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sting tokenizer in a loop(vv urgent)

 
rudolf hitler
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how can i use a string tokenizer in a loop.I need to read each line of a file and split it on a delimiter.
My txt file is in the format
A|B|C|D
i have used the following:
try
{
FileReader fr=new FileReader("myfile.txt");
BufferedReader br=new BufferedReader(fr);
while((line=br.readLine())!=null)
{
StringTokenizer st=new StringTokenizer(line,"|");
while (st.hasMoreTokens())
{
a=st.nextToken();
b=st.nextToken();
c=st.nextToken();
d=st.nextToken();
e=st.nextToken();
}
}
}catch(Exception ex){}
What happens is it reads one line then gives nosuchelementfound exception .can u suggest a way of gettin through this.Maybe i need to undefine st object at the end of the loop.If it is tht how do i undefine the object.
 
sheril she
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instead of assigning the values of the tokens inside the loop use an array and use nextToken() only once within the loop.Use the array values to assign to a,b,...
for eg
int i=0;
StringTokenizer st=new StringTokenizer(line,"|");
while (st.hasMoreTokens())
{
ar[i]=st.nextToken();
i++;
}
 
rudolf hitler
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tht doesnt help coz i had tried tht too before it keeps givin the exception no matter wht
 
David O'Meara
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Posts: 13459
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Not just urgent, not just very urgent, but more than very very urgent such that you don't have time to write 'very'? Must be important.
First you need to change your display name to comply with our Naming Policy. Accounts with invalid names get deleted, and you have 25 posts. You probably have one more chance before we delete your account.
Now we can get to your question:
Have you tried removing the inner loop that has the while(st.hasMoreTokens()) around it? Looking at what you're trying to do it doesn't look like it's required.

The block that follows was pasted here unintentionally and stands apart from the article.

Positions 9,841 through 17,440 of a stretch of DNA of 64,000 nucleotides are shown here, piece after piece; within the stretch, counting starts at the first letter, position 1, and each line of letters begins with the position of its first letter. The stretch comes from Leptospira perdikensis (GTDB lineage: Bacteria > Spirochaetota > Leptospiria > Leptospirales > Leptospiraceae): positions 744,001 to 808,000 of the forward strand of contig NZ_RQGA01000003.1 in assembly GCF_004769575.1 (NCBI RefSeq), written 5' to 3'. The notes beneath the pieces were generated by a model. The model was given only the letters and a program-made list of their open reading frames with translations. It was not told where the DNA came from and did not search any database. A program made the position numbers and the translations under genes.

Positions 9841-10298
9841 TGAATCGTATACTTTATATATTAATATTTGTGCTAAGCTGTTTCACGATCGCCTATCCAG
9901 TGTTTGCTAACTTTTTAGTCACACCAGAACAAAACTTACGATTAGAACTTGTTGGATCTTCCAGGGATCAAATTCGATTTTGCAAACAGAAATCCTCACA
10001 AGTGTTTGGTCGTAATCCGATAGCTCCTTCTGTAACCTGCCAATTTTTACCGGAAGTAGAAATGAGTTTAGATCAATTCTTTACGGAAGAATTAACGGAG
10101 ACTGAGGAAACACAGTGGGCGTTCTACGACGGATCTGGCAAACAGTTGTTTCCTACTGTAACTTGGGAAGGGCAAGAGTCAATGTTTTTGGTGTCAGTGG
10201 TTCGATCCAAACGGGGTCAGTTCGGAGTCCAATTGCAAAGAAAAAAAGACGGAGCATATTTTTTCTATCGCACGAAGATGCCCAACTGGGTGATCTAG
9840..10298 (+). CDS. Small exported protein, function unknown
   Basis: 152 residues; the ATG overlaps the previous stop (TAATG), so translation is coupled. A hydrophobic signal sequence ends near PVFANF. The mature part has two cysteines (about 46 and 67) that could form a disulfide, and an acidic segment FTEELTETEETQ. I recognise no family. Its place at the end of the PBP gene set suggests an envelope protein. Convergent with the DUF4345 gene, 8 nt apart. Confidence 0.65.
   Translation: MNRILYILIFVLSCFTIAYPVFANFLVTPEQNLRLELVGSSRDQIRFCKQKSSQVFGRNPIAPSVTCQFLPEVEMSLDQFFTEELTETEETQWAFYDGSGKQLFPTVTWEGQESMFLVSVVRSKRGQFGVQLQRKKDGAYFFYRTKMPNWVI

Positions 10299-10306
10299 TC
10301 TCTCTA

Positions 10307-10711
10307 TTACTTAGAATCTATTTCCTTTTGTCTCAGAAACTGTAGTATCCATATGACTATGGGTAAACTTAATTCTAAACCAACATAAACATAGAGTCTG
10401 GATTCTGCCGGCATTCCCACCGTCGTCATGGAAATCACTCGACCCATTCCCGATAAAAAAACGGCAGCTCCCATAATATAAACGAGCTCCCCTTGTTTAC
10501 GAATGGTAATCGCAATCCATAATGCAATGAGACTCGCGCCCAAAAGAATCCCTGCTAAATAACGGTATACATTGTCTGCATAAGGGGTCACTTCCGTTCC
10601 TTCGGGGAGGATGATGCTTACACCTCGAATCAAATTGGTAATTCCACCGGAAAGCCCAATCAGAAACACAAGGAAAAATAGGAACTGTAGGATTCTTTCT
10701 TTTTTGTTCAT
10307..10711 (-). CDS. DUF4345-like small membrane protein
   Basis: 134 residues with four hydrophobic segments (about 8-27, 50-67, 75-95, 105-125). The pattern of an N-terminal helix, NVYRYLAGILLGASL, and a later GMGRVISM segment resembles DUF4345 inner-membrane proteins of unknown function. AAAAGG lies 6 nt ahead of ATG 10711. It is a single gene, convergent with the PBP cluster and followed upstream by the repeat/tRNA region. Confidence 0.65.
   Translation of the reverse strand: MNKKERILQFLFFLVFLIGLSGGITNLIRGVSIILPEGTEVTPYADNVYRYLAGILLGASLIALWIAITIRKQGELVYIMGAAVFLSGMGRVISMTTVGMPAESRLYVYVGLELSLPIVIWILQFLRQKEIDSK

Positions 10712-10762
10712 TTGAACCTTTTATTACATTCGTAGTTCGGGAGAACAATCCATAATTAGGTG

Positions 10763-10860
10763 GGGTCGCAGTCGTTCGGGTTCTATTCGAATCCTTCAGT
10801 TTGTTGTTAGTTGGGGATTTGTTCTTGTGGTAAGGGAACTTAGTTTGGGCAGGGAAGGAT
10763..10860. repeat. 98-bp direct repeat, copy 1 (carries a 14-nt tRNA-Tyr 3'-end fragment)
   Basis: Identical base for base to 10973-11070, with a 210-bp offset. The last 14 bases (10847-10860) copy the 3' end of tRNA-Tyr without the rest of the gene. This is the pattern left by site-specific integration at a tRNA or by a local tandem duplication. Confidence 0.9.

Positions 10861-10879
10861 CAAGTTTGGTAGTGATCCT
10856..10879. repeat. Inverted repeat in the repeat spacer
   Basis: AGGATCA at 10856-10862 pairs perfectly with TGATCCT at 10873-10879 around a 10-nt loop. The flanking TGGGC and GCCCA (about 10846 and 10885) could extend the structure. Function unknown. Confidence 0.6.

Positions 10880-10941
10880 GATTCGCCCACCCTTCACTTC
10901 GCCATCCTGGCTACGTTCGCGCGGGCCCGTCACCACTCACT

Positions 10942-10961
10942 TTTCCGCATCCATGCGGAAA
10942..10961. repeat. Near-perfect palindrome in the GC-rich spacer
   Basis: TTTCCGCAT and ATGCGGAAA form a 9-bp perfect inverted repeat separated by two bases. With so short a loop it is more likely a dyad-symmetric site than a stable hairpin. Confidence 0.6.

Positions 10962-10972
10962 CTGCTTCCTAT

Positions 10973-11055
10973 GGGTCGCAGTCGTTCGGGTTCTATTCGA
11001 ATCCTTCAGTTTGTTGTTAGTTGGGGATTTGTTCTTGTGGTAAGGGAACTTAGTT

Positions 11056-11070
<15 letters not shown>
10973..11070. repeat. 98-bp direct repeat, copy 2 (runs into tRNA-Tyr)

Dave
 
Layne Lund
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Are you sure the StringTokenizer is throwing the exception? You should add some System.out.println() calls to find out how the flow of execution goes. This will give you a better idea of where the exception occurs.
HTH
Layne
 
bob leduc
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add this within your code:
try{
while (st.hasMoreTokens())
{
a=st.nextToken();
b=st.nextToken();
c=st.nextToken();
d=st.nextToken();
e=st.nextToken();
}
} catch (NoSuchElementException e){}
Hope this works?
Originally posted by dimps:
how can i use a string tokenizer in a loop.I need to read each line of a file and split it on a delimiter.
My txt file is in the format
A|B|C|D
i have used the following:
try
{
FileReader fr=new FileReader("myfile.txt");
BufferedReader br=new BufferedReader(fr);
while((line=br.readLine())!=null)
{
StringTokenizer st=new StringTokenizer(line,"|");
while (st.hasMoreTokens())
{
a=st.nextToken();
b=st.nextToken();
c=st.nextToken();
d=st.nextToken();
e=st.nextToken();
}
}
}catch(Exception ex){}
What happens is it reads one line then gives nosuchelementfound exception .can u suggest a way of gettin through this.Maybe i need to undefine st object at the end of the loop.If it is tht how do i undefine the object.
 
Bear Bibeault
Author and ninkuma
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IntelliJ IDE Java jQuery Mac Mac OS X
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catch (NoSuchElementException e){}
Hope this works?

That won't do anything that the original code did not do, except for catching ONLY NoSuchElementExceptions.
The original code is getting the exception since the input string has 4 elements and you are calling the next method 5 times.
The code seems very confused. Why are you calling next multiple times in a loop? That makes no sense. If you know exactly how many elements will be retrived (apparently not) then there's no need for a loop. If you are going to loop, you should call the next method ONCE per loop and exit the loop when there are no more.
bear
 
Jamie Robertson
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You have 4 tokens on a line, but you're calling nextToken() 5 times in each loop???
You probably want something like this:
 
David O'Meara
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Posts: 13459
Android Eclipse IDE Ubuntu
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Originally posted by Jamie Robertson:
You have 4 tokens on a line, but you're calling nextToken() 5 times in each loop???
[/CODE]

Correct. I spotted that too, but unfortunately I had to spent too much time doing administration stuff which cut into my helpful time.
I decided the bigger problem was that there was both a loop AND explicit calling of each element.
 
Peter den Haan
author
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Erm, what's wrong with String.split()?
- Peter
 
Neil Laurance
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Not everyone has Java 1.4 yet. I dont
 
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